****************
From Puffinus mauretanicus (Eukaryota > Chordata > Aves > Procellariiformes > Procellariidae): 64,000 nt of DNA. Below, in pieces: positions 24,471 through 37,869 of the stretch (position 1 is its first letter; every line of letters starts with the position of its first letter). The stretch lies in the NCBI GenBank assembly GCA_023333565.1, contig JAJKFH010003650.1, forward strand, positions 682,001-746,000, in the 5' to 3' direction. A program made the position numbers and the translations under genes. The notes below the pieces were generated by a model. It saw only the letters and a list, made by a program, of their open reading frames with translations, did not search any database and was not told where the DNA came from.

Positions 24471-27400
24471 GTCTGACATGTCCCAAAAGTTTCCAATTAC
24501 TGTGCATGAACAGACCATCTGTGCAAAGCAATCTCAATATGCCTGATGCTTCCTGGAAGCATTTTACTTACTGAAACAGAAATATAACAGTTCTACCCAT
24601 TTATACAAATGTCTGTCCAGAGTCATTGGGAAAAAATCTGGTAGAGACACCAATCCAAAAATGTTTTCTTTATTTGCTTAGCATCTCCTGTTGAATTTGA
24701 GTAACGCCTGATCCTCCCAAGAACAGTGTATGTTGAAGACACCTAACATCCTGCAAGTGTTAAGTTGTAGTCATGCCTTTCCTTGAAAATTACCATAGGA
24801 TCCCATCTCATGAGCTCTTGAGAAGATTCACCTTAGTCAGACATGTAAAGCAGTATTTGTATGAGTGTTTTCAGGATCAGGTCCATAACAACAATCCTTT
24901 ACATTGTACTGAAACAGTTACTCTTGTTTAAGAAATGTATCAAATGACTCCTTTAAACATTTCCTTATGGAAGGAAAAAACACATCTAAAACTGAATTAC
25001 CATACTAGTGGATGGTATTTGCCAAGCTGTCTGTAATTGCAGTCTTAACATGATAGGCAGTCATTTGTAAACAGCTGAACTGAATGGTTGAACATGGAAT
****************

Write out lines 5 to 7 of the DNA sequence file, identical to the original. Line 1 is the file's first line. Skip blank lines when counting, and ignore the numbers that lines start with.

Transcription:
24601 TTATACAAATGTCTGTCCAGAGTCATTGGGAAAAAATCTGGTAGAGACACCAATCCAAAAATGTTTTCTTTATTTGCTTAGCATCTCCTGTTGAATTTGA
24701 GTAACGCCTGATCCTCCCAAGAACAGTGTATGTTGAAGACACCTAACATCCTGCAAGTGTTAAGTTGTAGTCATGCCTTTCCTTGAAAATTACCATAGGA
24801 TCCCATCTCATGAGCTCTTGAGAAGATTCACCTTAGTCAGACATGTAAAGCAGTATTTGTATGAGTGTTTTCAGGATCAGGTCCATAACAACAATCCTTT